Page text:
Dom Joly: I'm not racist, but ... those Brits should just go home

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I'm worried that I might be racist. I've tried my best to get along with them, accept their cultural ways and live and let live, but I just can't. I cannot abide being on holiday near other Brits.

This is a particular problem for me this summer as I have forsaken the joys of Canadian lake-life for a holiday in the Dordogne – spiritual home of the middle-class Brit abroad. Every time I venture out from our isolated retreat I am surrounded by people called Jeremy and Emily who wear rugby shirts and espadrilles and believe that the secret to speaking a foreign language is simply to repeat yourself louder and louder until the "Froggy" surrenders and gives you what you want. "What you want" seems to be baked beans, Marmite and curry paste – there is a whole section in the local supermarket dedicated to English culinary tastes. Last week it was Tea and Sympathy in New York; this week it is the rather less glamorous Shop in Monségur.

Things ratcheted up a notch when we went shopping at night on Wednesday. This was quite a lovely occasion, with wonderful-smelling food stalls surrounding a central covered market. Once you had made your purchase you sat down at communal tables and listened to a fat man and his even fatter wife murder some rock 'n' roll classics from a small stage. As I joined the line for some succulent-looking pork and potatoes a rather louche-looking man with floppy hair and a tight purple jumper squared up to me. "Are you Dominic Joly?" he asked. I nodded. "I'm Giles Stiffwalker" (not his real name). "We were at prep school together."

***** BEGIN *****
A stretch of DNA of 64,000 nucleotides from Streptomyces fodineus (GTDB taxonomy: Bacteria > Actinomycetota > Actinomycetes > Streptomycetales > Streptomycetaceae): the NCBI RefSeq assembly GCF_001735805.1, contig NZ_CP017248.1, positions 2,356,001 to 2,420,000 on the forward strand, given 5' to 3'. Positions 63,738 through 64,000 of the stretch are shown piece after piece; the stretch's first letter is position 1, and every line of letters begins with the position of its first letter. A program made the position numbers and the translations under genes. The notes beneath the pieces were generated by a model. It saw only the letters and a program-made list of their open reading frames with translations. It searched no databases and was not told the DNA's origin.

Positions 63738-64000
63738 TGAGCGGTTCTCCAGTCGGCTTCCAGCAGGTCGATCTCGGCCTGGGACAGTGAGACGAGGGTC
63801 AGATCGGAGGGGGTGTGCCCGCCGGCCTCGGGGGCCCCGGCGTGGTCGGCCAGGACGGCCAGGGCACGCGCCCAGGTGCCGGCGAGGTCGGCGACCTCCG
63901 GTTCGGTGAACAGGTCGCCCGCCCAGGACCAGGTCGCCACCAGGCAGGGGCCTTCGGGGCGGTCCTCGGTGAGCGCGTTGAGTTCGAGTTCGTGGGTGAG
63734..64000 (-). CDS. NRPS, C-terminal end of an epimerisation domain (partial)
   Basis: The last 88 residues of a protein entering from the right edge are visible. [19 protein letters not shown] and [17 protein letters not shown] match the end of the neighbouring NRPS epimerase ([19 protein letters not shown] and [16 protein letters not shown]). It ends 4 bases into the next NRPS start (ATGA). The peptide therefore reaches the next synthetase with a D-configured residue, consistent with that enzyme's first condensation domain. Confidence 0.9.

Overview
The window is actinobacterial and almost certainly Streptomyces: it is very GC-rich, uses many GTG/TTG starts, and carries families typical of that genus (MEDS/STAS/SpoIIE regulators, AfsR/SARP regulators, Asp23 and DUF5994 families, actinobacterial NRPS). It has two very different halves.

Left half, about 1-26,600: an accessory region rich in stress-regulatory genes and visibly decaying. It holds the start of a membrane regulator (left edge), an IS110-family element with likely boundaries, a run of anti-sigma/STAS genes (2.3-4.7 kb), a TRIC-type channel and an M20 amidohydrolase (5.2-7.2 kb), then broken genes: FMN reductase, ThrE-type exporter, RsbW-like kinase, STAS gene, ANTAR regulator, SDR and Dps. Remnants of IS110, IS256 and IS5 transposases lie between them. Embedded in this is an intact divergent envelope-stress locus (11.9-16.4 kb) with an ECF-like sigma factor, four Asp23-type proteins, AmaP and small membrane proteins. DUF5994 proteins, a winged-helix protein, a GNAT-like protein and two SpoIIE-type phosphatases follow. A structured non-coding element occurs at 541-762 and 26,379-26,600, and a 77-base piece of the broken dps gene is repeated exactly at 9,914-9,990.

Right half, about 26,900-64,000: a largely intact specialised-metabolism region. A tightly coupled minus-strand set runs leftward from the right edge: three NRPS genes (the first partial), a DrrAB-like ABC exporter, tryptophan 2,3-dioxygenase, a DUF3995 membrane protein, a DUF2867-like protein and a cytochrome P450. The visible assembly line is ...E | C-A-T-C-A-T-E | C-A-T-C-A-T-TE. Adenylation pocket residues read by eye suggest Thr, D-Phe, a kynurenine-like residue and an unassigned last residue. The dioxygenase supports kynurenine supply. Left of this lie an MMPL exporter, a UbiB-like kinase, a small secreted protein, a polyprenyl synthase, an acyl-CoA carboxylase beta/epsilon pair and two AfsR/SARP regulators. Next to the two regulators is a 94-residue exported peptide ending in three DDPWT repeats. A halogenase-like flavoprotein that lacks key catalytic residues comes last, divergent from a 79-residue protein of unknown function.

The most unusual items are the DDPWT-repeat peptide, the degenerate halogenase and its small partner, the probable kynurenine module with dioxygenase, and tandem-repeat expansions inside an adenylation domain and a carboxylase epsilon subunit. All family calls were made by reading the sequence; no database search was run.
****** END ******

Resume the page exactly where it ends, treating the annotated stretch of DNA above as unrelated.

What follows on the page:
My life flashed before me. It was like that Roald Dahl story "Galloping Foxley" where the protagonist sits opposite a man who had bullied him at prep school. I remembered Stiffwalker vividly, partly because he had barely changed in appearance from his nine-year-old self save for having acquired a taste for very thin, tight, tasteless jumpers. Mainly, however, it was because he had made four years of my life a living hell. I pictured him pinning me against the lockers in the coatroom and repeatedly punching me in the face. I remembered hiding behind a chest of drawers in an empty classroom block and hearing Stiffwalker and his partner in crime, an odious creature called Wigram, checking the building, room by room, like vengeful marines in Fallujah.

"Are you staying round here?" brayed Stiffwalker as he tried to herd a gaggle of mini Stiffwalkers towards the pizza stall. As it so happened, I was holding a semi-automatic machine gun at the time. Admittedly, it was only of the BB variety, just bought in a highly responsible fashion for my six-year-old son (it's not my fault, it's Stiffwalker's– he's responsible for everything). I fingered the safety catch. I could just blow him away here in the square and finish him off with the baguette I had in my other hand.

"I know the area really well. I summer here every year," Stiffwalker was droning on, and I hadn't killed him yet. Sadly, I already knew that I wasn't going to say anything. I was going to nod and smile and shake hands in that oh so English way, and then wander off and fester in a corner of this French town, fantasising about all the things I should have done.

I saw him only one more time. It was through the railings of the market and he was buying ice cream for his progeny of mini-bullies. I stroked the trigger of my gun longingly but I was neutered – cemented to a long table listening to the fat couple on stage attempt to perform "La Bamba", the international song of choice for the musically incontinent. Only 14 days to go.

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